Officials in the city of Guelph, Ontario say the new high-efficiency heating and cooling system in the downtown Sleeman Centre is an important first step toward building North America's first city-wide district energy network.
Not that district energy is new; it dates back centuries and there are likely thousands of individual systems operating around the world today. But Guelph says it is the first community in North America to establish and announce a plan for an interconnected thermal grid to serve industrial, commercial and residential buildings across an entire city.
As a press release explains it: "Buildings connected to a district energy system don't need individual furnaces, air conditioning units or water heaters. Instead, an underground network of pipes installed alongside water, electricity, and other utilities, allows multiple buildings to share energy for heating, cooling and hot water. Benefits include lower fuel and equipment costs, reduced space requirements, lower building and maintenance costs and reduced greenhouse gas emissions."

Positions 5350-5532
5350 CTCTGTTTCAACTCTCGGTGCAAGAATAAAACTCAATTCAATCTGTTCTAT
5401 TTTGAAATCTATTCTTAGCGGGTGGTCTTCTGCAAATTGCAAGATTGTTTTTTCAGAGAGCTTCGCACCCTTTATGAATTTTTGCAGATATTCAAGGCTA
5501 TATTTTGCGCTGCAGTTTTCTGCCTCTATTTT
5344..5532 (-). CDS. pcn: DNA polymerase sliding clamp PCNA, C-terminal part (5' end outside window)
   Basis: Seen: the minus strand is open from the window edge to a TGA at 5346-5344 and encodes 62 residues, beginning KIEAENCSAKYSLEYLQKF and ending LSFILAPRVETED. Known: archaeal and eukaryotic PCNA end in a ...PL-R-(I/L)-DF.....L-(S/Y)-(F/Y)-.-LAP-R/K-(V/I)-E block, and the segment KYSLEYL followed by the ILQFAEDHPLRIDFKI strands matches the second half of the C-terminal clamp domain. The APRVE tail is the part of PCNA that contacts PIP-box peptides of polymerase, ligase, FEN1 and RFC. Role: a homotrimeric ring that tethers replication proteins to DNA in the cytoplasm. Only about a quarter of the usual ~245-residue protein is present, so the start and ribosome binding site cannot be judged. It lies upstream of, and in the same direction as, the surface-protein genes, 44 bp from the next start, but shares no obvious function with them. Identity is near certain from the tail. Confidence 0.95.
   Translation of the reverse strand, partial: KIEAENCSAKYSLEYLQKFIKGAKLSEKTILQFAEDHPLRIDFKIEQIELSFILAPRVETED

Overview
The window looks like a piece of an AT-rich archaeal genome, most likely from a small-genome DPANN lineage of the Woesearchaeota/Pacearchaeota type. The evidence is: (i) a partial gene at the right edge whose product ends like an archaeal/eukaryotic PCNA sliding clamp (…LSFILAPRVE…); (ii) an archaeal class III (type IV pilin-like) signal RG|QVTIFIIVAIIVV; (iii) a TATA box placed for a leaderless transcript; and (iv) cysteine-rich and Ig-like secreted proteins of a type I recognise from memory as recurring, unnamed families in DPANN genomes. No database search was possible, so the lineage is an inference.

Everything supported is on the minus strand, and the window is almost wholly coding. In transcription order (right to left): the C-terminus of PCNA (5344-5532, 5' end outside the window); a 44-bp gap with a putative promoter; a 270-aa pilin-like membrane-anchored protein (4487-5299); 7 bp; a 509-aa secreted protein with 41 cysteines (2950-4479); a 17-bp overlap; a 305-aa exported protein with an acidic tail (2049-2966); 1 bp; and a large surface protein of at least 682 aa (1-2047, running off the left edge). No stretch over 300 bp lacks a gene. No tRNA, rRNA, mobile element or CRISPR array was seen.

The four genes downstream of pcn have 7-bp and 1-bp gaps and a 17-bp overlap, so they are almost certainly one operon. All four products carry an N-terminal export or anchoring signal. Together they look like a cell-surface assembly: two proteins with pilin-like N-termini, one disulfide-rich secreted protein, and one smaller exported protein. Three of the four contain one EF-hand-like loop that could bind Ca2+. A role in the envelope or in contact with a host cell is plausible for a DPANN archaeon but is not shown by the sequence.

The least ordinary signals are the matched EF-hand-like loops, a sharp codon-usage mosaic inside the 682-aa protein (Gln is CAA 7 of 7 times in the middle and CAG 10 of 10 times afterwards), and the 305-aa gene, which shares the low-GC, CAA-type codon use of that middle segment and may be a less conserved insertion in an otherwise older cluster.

Guelph Mayor Karen Farbridge calls the system an excellent example of doing more with less -- in this case, providing cost-competitive and clean heating and cooling while consuming less energy. "In addition to the financial and environmental benefits," she says, "this project supports the local economy and creates local jobs. It also improves Guelph's energy security by reducing our reliance on the provincial transmission grid."
Read more about it in Guelph's District Energy Strategic Plan.